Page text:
2. Although still used in the fifteenth century, some humanists found it virtually unreadable. “[Gothic script uses] tiny, compressed little letters that frustrate the eye, heaping and cramming everything together. . . These things the scribe himself can barely read when returning after a brief interval, while the purchaser buys not so much a book, as blindness in the guise of a book.” --Petrarch, Senilium rerum libri (Letters of Old Age), 14th century      

Case 3. Printing

Although traditionally considered revolutionary, print technology in its early years was modest and retrospective. In fact, fifteenth-century printers sought to establish their legitimacy by mimicking manuscripts. These two works exemplify this process. They have many similarities even though one is an Italian manuscript on vellum and the other a German print on paper: both vary between bold, large characters and thin, small characters; both use gothic script (an older letter form) and a combination of blue and red for decorated initials. At a glance, the printed book and the manuscript book are difficult to tell apart.

  1. Leaf from The Nuremberg Bible, ninth edition by Antonio Koberger. Nuremberg, Germany, 1483. Rauner Incunabula 150.
    1. Gothic script printed on linen-fiber paper.
  2. Passio Sanctorum Martyrum Decem Milium. Northern Italy, 15th Century. Codex 001967.
    1. Gothic script handwritten on vellum

These two books show the close relationship between manuscripts and printed books. Jacobus Rubeus prepared two editions of the same text, one printed on paper and one on vellum. He then sent the vellum version to illuminators, where it was decorated as a manuscript, including marginal foliage.  Marginal notes were also added in a humanist script. The paper copy of the same page also has room for decorations, although they were not completed.  The hybrid form of printed text with hand illustrations, and the use of vellum, remind us that print technology was initially considered an extension of manuscript culture. 

  1. Leaf from Historia Florentina by Leonardo Bruni. Venice, Italy, 1476. Lansburgh 36. Printed by Jacobus Rubeus on vellum.
  2. Historia Florentina by Leonardo Bruni. Venice, Italy 1476.  Rauner Incunabula 135. Printed by Jacobus Rubeus on paper.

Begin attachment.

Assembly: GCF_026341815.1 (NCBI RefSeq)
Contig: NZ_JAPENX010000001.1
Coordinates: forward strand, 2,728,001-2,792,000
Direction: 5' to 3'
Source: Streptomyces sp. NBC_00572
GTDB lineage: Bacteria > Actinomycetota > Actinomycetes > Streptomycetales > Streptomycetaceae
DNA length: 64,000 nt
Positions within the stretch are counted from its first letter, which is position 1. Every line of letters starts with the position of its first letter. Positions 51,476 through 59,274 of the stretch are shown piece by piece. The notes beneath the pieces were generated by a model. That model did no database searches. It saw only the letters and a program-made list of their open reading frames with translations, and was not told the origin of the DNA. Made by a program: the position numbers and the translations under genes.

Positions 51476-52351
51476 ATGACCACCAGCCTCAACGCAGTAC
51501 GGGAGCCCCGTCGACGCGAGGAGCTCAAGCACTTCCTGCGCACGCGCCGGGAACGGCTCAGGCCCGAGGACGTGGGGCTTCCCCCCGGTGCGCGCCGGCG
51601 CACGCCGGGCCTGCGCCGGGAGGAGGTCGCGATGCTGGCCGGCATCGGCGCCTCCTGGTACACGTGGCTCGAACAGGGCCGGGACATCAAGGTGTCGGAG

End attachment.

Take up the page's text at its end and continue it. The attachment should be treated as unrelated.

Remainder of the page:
Case 4. Gender

Women and girls played important roles as readers and producers of religious texts. Books of Hours were used by many lay worshippers, but this tiny one seems specifically designed for young aristocratic girl to learn her prayers (it has few abbreviations, for example). Saint Catherine of Siena (1347-80) took childhood learning to remarkable lengths, teaching herself to read and encountering God when she was only six years old. While she did not write about establishing a new role for women within the church, the emancipated life she led made her a model of female intellectual and spiritual capabilities. 

  1. Book of Hours. France, 1440. MS 003197.    
  2. Leaves from the Légende de la vie de Sainte Catherine by Raymond of Capua. Bruges, ca. 1470. Ms. 470940.

Secular documents also played important roles in the lives of women and girls. In the letter from Elizabeth Carew to her father Nicholas (a renowned member of the British royal court), she describes a dress she would like made for her. In the property settlement issued by Gonzalo de Ocampo, a Spaniard in Peru, he gives several houses to his illegitimate daughter, Maria, in an effort to stabilize her precarious social position. Both documents highlight cultural deference to a father’s authority as well as the power of the written word to intervene on a woman’s behalf.

  1. Letter from Elizabeth Carew to her father, Nicholas Carew. Chipping Ongar, Essex, England, January 27, 1590. Lansburgh 29.
  2. Grant of property by Gonzalo de Ocampo for his illegitimate daughter Maria. Los Reyes (Lima), Peru, December 14, 1552. Ms. 552664.